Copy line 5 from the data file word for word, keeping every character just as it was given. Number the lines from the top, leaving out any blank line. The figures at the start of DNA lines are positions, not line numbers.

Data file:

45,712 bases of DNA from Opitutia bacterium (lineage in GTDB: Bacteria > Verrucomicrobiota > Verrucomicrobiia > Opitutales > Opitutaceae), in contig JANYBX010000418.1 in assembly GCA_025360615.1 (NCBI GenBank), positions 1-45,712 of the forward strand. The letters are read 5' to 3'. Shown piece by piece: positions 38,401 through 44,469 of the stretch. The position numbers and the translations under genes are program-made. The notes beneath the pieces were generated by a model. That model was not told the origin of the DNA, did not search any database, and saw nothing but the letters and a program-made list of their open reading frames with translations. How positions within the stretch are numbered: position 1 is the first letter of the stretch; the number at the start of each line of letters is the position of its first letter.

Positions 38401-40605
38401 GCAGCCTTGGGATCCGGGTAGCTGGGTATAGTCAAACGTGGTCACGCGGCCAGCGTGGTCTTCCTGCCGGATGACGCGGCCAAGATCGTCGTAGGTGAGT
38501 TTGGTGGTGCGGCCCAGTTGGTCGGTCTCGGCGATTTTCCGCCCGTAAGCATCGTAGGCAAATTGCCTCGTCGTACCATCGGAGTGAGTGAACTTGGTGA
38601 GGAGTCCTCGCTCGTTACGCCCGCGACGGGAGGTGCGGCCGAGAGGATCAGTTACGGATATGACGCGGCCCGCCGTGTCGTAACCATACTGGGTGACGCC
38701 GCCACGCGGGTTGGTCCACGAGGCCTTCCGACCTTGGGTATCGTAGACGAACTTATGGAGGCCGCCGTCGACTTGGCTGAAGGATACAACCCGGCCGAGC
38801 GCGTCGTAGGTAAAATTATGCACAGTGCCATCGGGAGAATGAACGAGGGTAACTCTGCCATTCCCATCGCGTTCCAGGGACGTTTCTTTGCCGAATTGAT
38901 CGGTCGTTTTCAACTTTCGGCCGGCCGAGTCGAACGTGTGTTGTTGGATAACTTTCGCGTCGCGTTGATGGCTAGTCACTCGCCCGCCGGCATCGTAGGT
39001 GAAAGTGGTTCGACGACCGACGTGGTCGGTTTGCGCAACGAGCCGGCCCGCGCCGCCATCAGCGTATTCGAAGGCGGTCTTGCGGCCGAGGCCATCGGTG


38601 GGAGTCCTCGCTCGTTACGCCCGCGACGGGAGGTGCGGCCGAGAGGATCAGTTACGGATATGACGCGGCCCGCCGTGTCGTAACCATACTGGGTGACGCC